It goes without saying that honoring the martyrs began at an early phase of the Church's history. In the account of the martyrdom of Saint Polycarp, bishop of Smyrna (d. 158), the author mentions the Christians' celebrating the first commemoration of his martyrdom. One of the witnesses recounts that Polycarp's killers refused to hand his body over to the Christians for burial and then burned it. But those who loved him collected his bones, which for them were "more precious than gold and silver." From this arose the holy tradition that continues to this day which requires churches to be built over the graves of martyrs or the placing of pieces of their relics in them. The Council of Carthage (397) ordered the destruction of churches that were not constructed over the graves of true martyrs, while the canon seven of the Seventh Ecumenical Council says, "Let the remains of holy martyrs be placed in the churches that were built without them and let him who consecrates a church without any remains of martyrs be deposed for his violating the traditions of the Church."

It is possible for us to say, then, that in Christianity, it is the martyr who celebrates the liturgy, offering his body as a living Eucharist in place of bread and wine. His body is transformed into the body of Christ. His body is transformed into the "Church" in every sense of this word. Did not the Holy Apostle Paul liken the Church to the "body of Christ"? Therefore we honor his relics because they have become a holy Eucharist. In the life of Saint Eubulus (d. 204), it confirms this prevailing belief, as the saint cries out in the face of his tormentor who asks him to offer sacrifices so that he could pardon him and he could stay alive, "Yes, I will offer a sacrifice. But I will offer myself up before Christ God and I do not have anything else to offer."

In this context, Metropolitan Georges Khodr says, "The early Christians performed the sacrifice over the bodies of martyrs because the martyrs are alive and the liturgy is new life... All this means that the martyr or the saint is alive with his Lord and contributes to giving us life." But with the spread of churches and the lack of relics of martyrs, the Church deemed it proper that "the remains of the saints and martyrs be places in the foundations of a new church and likewise the altar. There we make a small hole where we place these remains during the consecration of the church and then we cover the altar with a covering." Metropolitan Khodr closes his discussion of this topic by stating that "the relics of the saints are not merely bones. They are the body of someone in whom holiness has dwelt, the body of someone longing for the resurrection."

As for the necessary conditions for declaring the sainthood of a believer who is witnessed to be upright, it is not a matter of a formal decision being taken by the Orthodox Church after a process of investigations, examinations and interrogations. Rather, each local church may declare the "sainthood" or "glorification" of a new saint. This is because honoring the saints begins with the people who call upon them, honor them, and visit their tombs. Then the spiritual leadership recognizes the truth of this popular movement and declares the sainthood of the person in question. It is worth mentioning that the Orthodox Church does not require miracles as a measure of sainthood, but rather two things must be determined, as Metropolitan Georges Khodr says:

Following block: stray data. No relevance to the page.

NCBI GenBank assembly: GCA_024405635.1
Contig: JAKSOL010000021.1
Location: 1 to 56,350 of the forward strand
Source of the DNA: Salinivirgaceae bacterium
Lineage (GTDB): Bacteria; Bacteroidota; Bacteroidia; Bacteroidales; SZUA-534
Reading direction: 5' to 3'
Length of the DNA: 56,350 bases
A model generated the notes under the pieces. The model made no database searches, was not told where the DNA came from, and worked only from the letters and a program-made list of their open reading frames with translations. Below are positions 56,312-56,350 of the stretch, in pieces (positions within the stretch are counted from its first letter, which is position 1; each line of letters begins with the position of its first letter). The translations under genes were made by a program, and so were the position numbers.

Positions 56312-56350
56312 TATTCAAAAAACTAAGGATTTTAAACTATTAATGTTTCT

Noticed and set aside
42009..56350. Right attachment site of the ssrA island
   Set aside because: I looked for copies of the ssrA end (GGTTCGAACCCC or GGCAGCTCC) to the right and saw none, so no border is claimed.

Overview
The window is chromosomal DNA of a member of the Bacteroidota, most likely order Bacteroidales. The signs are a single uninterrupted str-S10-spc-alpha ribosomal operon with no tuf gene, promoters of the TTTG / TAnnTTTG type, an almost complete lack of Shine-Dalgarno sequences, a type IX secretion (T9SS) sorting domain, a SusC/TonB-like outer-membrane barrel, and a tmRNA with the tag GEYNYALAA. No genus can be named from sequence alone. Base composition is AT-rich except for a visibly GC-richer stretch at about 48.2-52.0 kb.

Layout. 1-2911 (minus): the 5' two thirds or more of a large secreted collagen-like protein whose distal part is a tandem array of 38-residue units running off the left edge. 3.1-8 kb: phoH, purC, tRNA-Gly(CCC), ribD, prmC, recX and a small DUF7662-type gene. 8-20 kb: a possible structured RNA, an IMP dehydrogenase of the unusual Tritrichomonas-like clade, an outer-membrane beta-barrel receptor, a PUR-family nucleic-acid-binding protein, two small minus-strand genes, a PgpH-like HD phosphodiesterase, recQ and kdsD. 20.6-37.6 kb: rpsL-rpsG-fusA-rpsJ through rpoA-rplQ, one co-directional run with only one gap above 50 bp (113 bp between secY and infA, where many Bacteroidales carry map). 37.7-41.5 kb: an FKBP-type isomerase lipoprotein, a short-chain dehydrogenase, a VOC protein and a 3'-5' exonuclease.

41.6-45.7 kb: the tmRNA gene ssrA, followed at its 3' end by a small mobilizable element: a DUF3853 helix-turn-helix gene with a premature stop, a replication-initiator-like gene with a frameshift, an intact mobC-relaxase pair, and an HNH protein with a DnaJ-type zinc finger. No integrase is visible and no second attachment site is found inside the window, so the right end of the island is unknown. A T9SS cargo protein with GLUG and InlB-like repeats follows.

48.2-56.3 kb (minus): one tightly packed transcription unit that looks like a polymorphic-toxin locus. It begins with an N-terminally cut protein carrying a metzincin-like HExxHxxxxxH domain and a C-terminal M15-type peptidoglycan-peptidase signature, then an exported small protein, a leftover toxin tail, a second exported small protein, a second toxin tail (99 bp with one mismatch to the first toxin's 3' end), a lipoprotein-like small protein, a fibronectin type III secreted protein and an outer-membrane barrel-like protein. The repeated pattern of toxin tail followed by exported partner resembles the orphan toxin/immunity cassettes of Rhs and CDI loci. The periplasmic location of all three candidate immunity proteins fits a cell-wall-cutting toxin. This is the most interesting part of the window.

1) The one whose beatification is sought must be of upright belief if he wrote anything. Someone whose beliefs deviate cannot be declared a saint even if, according to his outward behavior, he was a good person.

2) He must have great virtues and have no crime attributed to him.

When talking about Christian witness, we must recall the centrality of the cross in spurring Christians to bear witness to the truth and to keep themselves from bearing false witness. The cross is the essence and epitome of Christ's teachings. Christian behavior cannot be sound without accepting the cross as the sole standard for life in the world and the sole path to the perfection to which are called those who believe in the crucified and risen one. Therefore, the cross is not merely a banner that we raise here and there. It is a way of life and an imitation of the life of Christ the Lord from its alpha to its omega.

Tuesday, August 15, 2017

Fr James Babcock Reviews Arab Orthodox Christians under the Ottomans

This was published some months ago, but it only came to my attention today. For another, more scholarly review by Heleen Murre-van den Berg see here. For the original of Fr Babcock's review, see pp. 34 and 36 of the January 2017 issue of the Melkite Catholic Eparchy of Newton's journal Sophia, here.

Book Review: Arab Orthodox Christians under the Ottomans
by Archimandrite James Babcock

Admittedly I was both intrigued and suspicious when I saw the title and then the publisher of Arab Orthodox Christians under the Ottomans: 1516-1831 by Constantin A. Panchenko. This book lifts the veil covering the hidden years of the Patriarchate of Antioch during Ottoman rule in Lebanon/Syria, Palestine, Jordan, and Egypt.